An equally rich entry in documentary was Tatiana Huezo’s breathtakingly photographed The Echo, a double prizewinner for is sharp, deeply moving feminist view on a remote agrarian community in Mexico. You could add The Echo to this edition’s group of discerning intrafamily dramas that dug into perils on the home front. Lila Avilés leaps ahead of her debut feature, The Chambermaid (2018), with the miraculous Tótem. It’s set in a sprawling household where a girl’s two aunts are about to host a birthday party for her terminally ill father, a painter who is reluctant to leave his room; ambient presences about the house are his caretaker and the family’s psychotherapist patriarch, who speaks with an electrolarynx. Avilés, whose organic character-building seems to draw on her experience in theater, and her vital cinematographer, Diego Tenorio, approach the cluttered dwelling with the unbridled curiosity of one of the children, with invariably fresh camera setups and an attunement to gradations of color and shade indoors. Children’s chaos can rapidly devolve into cutesiness on film, but that’s not the case here; the through line becomes the family’s many ways of coping with and understanding the world (therapy, shamanism, cooking, play, friendship, and love among them), and the house itself comes to feel like a single living being.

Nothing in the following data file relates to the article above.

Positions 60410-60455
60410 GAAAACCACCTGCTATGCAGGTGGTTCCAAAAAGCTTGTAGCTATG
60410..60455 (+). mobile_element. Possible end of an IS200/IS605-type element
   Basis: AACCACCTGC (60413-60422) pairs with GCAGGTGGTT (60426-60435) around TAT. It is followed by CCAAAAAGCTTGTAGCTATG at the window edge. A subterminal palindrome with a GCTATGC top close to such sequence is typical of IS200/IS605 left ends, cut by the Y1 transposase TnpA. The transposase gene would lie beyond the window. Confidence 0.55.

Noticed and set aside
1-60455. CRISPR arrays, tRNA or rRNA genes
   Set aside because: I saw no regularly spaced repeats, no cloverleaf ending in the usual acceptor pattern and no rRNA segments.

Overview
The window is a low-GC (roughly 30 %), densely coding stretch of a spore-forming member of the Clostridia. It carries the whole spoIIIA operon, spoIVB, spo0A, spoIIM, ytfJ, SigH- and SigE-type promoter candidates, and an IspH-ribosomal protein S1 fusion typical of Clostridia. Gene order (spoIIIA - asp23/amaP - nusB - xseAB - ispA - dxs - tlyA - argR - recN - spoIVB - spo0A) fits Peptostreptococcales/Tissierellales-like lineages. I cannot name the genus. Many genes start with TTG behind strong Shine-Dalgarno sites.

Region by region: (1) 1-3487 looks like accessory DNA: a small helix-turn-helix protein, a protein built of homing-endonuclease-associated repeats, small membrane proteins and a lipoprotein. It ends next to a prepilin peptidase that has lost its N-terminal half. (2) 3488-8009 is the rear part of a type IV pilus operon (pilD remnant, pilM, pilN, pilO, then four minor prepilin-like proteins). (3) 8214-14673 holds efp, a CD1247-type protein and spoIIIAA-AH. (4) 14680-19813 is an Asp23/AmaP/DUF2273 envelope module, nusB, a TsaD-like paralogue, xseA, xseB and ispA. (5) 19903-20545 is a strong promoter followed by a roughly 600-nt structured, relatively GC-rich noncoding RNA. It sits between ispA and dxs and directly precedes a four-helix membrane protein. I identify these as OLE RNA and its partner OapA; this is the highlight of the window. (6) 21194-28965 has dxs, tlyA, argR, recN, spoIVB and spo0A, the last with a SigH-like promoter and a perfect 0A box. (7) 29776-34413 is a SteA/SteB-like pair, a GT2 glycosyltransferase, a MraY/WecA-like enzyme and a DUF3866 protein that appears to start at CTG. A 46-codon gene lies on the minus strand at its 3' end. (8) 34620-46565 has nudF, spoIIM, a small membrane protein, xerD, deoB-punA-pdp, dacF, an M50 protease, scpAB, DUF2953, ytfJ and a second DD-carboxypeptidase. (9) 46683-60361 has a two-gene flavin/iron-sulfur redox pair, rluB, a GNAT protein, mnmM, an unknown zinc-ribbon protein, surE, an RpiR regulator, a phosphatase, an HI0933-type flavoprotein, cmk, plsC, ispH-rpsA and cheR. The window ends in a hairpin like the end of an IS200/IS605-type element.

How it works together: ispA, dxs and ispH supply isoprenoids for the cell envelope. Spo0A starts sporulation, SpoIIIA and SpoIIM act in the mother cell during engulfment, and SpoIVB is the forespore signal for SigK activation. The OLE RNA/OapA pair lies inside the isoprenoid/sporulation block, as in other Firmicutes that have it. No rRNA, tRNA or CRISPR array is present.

Lila Avilés, Tótem, 2023, color, sound, 95 minutes. Sol (Naíma Sentíes).

Brace yourself for more family fun. João Canijo made not one, but two features about a well-appointed but fading Portuguese hotel; the superior of them, Mal Viver, centers on the family of five women who run the place; its Bergmanesque sense of clashand-disconnect largely originates with Piedade, a depressive mother whose teenage daughter is visiting. Viver Mal flips foreground and periphery to focus on the hotel guests, an entertainingly messy lot simmering with discontent. In both films, a locked-down camera anatomizes the grounds with a mordant eye. Elsewhere in the realm of fractured families, Zhang Lu’s unheralded and unusual The Shadowless Tower found a beautifully ambling and hard-to-replicate approach to a reticent Beijing food critic who learns about his estranged father and grows close to the piquant photographer with whom he works. And finally, Dustin Guy Defa’s The Adults offers the most acute portrait in recent memory of the lifelong bubble of love and dysfunction between siblings—funny, strange, and finally haunting.